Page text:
Earlier this week, President Trump moved forward with his plans to impose tariffs on both steel and aluminum imports into the United States, now set to go into effect on March 23. Brookings experts have responded by commenting on several elements of this policy including why tariffs would be controversial, how they could lead to a trade war, and, though they are initially exempt from President Trump’s formal order, how this would impact trade and NAFTA renegotiations with Mexico and Canada. Below, we’ve highlighted a few charts and graphs from their research.
MISSOURI, LOUISIANA, CONNECTICUT, AND MARYLAND RELY MOST HEAVILY ON STEEL AND ALUMINUM IMPORTS
Brookings experts Max Bouchet and Joseph Parilla explain three possible consequences, one positive and two negative, that Trump’s tariffs could have on U.S. regional and state economies. In their analysis, they examine which states’ production relies most heavily on steel and aluminum imports by measuring the share of those products of states’ total imports. They find that in four states—Missouri, Louisiana, Connecticut, and Maryland—aluminum and steel imports account for at least 5 percent of total state imports, double the share of the nation’s 2 percent total.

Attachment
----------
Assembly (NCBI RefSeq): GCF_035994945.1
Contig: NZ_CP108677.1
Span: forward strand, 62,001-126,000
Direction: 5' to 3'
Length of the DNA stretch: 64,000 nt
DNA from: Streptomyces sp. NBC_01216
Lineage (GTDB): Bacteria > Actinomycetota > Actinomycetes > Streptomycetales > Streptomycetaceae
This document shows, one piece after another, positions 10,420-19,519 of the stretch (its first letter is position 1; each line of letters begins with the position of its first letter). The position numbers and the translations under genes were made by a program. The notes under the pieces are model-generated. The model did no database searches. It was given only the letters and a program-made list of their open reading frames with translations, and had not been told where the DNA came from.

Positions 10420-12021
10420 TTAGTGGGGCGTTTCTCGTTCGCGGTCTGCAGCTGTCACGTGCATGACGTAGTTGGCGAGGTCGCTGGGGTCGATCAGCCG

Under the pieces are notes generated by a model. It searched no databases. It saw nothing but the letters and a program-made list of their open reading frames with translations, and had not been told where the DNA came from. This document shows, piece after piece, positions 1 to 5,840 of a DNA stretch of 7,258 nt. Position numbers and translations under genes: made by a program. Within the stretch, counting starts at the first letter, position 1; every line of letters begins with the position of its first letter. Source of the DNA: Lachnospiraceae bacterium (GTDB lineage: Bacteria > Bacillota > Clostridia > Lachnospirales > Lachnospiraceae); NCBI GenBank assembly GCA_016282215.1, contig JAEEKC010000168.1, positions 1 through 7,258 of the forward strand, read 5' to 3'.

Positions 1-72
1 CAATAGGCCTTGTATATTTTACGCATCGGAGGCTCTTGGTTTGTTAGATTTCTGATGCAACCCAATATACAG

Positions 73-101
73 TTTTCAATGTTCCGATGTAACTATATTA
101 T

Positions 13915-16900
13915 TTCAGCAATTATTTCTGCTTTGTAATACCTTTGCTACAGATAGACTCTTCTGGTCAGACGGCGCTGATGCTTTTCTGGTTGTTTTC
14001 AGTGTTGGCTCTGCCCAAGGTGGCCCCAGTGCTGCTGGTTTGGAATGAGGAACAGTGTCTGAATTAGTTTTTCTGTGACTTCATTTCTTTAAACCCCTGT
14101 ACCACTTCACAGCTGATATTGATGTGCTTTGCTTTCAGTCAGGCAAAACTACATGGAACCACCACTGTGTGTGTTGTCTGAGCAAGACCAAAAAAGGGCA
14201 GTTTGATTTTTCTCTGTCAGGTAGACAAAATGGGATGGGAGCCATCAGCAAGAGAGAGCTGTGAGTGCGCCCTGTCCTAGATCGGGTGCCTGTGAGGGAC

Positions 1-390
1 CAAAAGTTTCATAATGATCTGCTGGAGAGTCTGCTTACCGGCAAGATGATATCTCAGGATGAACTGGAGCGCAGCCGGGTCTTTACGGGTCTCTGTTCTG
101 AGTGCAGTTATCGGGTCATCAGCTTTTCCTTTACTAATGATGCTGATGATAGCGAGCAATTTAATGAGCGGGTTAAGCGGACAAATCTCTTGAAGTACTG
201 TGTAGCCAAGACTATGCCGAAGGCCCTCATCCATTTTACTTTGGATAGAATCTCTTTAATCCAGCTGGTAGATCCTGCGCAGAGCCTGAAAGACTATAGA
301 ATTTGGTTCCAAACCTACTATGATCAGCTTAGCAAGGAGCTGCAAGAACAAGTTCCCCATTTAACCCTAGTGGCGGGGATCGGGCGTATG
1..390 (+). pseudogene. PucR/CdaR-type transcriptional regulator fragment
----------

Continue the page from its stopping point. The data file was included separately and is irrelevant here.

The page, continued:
Bouchet and Parilla also note that even with NAFTA exempt, tariffs would still apply to other strategic partners. Illinois, for example, imports 41 percent of its steel from Brazil and 29 percent of its aluminum from China.
SMALL, MANUFACTURING-ORIENTED AREAS ARE MOST RELIANT ON EXPORTS
In a similar piece from last year, Joseph Parilla and Mark Muro examined which U.S. metropolitan areas are most dependent on trade and susceptible to trade shocks. They find that while large regional economies like New York and Los Angeles are leaders in terms of overall volume of trade and exports, “export intensity—measured as the export share of GDP—is highest in smaller energy- and manufacturing-oriented metros.” In Columbus, Indiana, for example, over half of the economy is driven by exports.
THE MIDWEST DEPENDS ON NAFTA-ENABLED TRADE
John Austin, an expert in the Metropolitan Policy Program, points out that while President Trump may be motivated to deliver on his anti-trade rhetoric and campaign promises, tariffs are unlikely to help the Midwestern voters and communities that helped propel his Electoral College victory. Austin writes that “the Rust Belt is at the center of this export economy, generating 26 percent of export-derived GDP.” And further, that NAFTA nations are “leading export markets for the 11 Midwestern states, which together account for 48 percent of all U.S. exports to Canada, and 21 percent of all U.S. exports to Mexico.”